Setting up snagsNow we'll see what comes in
by Dan Hartman
Nov. 28, 2016The other night I saw something flash through our front yard. Flying Squirrel? A minute later, I saw it again. This time it wa angling up. Now a flyer can soar level and down, but it can't rise. It must be an owl. Probably a boreal.
The next day I got busy putting up the snags Cindy and I had gathered this fall.
The first I put out in the open where our porch light could just reach the top. Hopefully the boreal owl we spotted the other night will find it a likely hunting perch. The other snag I placed under a spruce where the flying squirrels and martens would feel safe.
Note: I pick snags that have lost their usefullness for nesting songbirds. Usually after they have fallen or are so rotten they're about to fall. The first snag I set up had a bluebird nest last summer but had grown so rotted it fell over at my touch. The bluebirds were filmed for the up coming PBS film. "The Great American Thaw".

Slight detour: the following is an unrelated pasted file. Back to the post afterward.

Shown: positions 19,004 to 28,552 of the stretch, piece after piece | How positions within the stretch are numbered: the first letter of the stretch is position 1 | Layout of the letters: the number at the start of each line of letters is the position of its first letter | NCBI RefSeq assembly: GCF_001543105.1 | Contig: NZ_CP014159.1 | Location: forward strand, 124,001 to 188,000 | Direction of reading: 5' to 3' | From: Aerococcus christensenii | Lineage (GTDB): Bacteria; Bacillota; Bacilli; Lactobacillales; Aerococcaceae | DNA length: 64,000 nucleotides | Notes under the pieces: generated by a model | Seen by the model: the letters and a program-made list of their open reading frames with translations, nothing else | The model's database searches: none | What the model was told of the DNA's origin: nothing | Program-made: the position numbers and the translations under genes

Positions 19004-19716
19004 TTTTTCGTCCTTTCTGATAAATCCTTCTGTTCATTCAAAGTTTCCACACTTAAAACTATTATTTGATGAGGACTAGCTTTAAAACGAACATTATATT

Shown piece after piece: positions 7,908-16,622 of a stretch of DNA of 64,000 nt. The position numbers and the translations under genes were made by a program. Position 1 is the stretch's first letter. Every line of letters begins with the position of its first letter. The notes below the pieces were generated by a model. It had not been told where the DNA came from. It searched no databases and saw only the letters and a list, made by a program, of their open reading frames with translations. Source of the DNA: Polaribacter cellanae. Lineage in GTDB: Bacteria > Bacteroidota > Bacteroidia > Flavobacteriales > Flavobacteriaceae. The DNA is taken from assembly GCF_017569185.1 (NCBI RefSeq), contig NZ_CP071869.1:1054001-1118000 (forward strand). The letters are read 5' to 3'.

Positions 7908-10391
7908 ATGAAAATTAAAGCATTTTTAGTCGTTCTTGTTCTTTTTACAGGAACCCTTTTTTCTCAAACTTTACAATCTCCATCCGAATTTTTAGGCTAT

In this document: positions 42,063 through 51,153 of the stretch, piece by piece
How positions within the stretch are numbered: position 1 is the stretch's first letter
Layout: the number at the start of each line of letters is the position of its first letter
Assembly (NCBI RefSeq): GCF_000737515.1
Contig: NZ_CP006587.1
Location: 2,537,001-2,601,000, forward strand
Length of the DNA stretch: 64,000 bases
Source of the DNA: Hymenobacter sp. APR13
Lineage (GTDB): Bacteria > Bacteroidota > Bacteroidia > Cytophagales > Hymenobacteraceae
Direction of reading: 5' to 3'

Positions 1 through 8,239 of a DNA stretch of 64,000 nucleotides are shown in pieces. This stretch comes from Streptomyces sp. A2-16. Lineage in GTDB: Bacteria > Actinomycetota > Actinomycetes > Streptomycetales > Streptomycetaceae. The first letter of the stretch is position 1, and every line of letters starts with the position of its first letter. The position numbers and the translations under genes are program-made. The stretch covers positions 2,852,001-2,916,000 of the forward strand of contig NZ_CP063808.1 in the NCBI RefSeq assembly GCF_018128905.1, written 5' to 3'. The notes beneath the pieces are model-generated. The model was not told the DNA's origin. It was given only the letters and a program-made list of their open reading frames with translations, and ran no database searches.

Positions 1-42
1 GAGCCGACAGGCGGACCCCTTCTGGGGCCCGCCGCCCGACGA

I anchor the snags by driving stakes into the ground then screwing the trunks to the stakes. By the time our woodpeckers get done with them, the snags rarely last more than a year. One exception is a stump we put in four years ago. The top has been thoroughly abused, but a cavity lower down is used every summer by a mother squirrel to raise her young. Who knows, maybe one of our new snags will be to her liking.
The first night a flying squirrel discovered the snag I stuck back in the trees. The next morning squirrels and jays checked out the cavities. Soon after a female woodpecker and nuthatches came in to investigate. Now we wait for the return of the boreal and the first appearance of our winter martens.
Marten On Our Snag
Setting Up The First Snag
And The Secound
And The Secound
Boreal Owl Hunting From Our Snag
Rosey Finches On Our Snag
Squirrel Checking Out Our New Snag
Maybe He Likes This One Better